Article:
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When Levi was two, I made the observation that he did not speak. At all. He maybe had three or four words in his vocabulary, but mostly pointed at things when he wanted them or screamed like a banshee if we didn’t understand him or he didn’t get what he wanted. When I asked his pediatrician, he told me that sometimes boys develop language a little later and slower than girls and that if he didn’t improve in the next six months that we could get him a speech evaluation. I was used to my two girls speaking full sentences by two that I hadn’t thought about boys development stages being different. So I decided to wait.
Over the next couple months of summer, he did not improve. In fact, he got worse. The screaming for things increased and multiple times a day I ended up in tears because I didn’t know how to fix it. My heart broke for my son, who wanted to talk to me, but couldn’t. He literally couldn’t. Everyone had an opinion about our situation. Levi was being lazy, or he was a late bloomer, he needed to be spanked, I needed to stop babying him. It made me feel worse. I was failing my son and I didn’t even know how I was failing him.
A friend messaged me on Facebook and told me about the Regional Centers and that I should call and put in a referral for a speech evaluation. Regional Centers are nonprofit private corporations that contract with the Department of Developmental Services to provide or coordinate services and supports for individuals with developmental disabilities. I didn’t know about these centers and when I researched it, there was a center right in my own city! I gave them a call and asked for a referral for Levi and we got an appointment for that week.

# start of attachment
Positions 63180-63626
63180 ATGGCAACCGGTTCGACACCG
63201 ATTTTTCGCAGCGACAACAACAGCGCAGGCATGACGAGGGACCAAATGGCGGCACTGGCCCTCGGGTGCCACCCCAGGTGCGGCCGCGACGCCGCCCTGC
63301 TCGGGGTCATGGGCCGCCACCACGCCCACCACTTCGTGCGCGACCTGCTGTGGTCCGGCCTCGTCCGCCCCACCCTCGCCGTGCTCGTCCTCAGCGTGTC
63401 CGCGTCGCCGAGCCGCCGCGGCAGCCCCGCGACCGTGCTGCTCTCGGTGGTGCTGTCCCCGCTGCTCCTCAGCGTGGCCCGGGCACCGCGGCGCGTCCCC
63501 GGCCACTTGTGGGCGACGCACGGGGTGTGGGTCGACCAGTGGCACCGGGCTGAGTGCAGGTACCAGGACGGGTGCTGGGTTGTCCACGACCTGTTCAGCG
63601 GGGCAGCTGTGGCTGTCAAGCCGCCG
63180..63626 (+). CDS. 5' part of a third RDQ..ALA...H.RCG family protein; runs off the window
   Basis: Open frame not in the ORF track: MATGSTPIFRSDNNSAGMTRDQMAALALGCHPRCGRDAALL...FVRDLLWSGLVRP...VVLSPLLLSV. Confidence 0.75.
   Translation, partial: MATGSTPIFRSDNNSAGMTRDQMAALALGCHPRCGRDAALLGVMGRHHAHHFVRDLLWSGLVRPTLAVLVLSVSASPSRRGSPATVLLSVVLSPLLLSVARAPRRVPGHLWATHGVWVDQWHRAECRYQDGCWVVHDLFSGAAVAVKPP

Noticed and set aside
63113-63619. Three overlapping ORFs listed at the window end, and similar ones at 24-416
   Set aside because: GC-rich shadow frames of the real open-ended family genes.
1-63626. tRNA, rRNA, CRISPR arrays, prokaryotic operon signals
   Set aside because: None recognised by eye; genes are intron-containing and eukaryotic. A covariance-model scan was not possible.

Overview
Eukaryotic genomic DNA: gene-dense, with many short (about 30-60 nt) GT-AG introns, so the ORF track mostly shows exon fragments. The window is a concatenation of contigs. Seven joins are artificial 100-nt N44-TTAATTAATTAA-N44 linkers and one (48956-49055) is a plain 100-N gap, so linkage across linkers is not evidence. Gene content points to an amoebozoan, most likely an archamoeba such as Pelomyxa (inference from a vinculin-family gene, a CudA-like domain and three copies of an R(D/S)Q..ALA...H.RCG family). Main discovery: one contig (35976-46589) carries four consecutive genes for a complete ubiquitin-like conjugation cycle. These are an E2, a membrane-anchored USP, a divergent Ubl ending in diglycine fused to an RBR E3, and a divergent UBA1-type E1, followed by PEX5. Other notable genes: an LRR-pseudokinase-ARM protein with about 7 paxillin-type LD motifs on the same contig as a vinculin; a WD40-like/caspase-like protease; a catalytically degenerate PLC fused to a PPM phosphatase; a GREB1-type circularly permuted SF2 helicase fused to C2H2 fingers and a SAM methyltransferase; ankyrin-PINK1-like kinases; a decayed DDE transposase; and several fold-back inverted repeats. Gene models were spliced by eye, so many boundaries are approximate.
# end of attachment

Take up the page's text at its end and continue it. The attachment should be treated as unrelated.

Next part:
During the evaluation, we met with the case manager and then the physical therapist and speech therapist. They asked him to do physical things like pick up toys or climb stairs or build a block tower. And then they asked him questions to see how he would respond. They would show him a set of pictures and ask him, “Where is the ball?” And he would point to the ball. “Where is the car?” He would point to the car. Then they would show him pictures and ask him, “What is this?” But he couldn’t answer them. He could understand, but he couldn’t reply.
After the evaluation, they determined that his physical ability was around an 18-20 month old. His speech ability was around a 9-12 month old. He was 28 months old at the time. When they told me this, my heart sank. It hurt to know he was so far behind. I used to teach preschool and am a huge advocate for early childhood education and I’m familiar knowing the struggles of delays. Their plan of action was to provide speech therapy for him a few days a week. Even though he was behind physically, it wasn’t enough to give him services and I mentioned that I would be working with him myself.
Speech therapy changed our lives. Because Regional Centers only take little ones until they age of three without any kind of diagnosis for disabilities, and they determined him not to have one, he only had six months of speech therapy. We had the most amazing and patient therapist work with him during those months.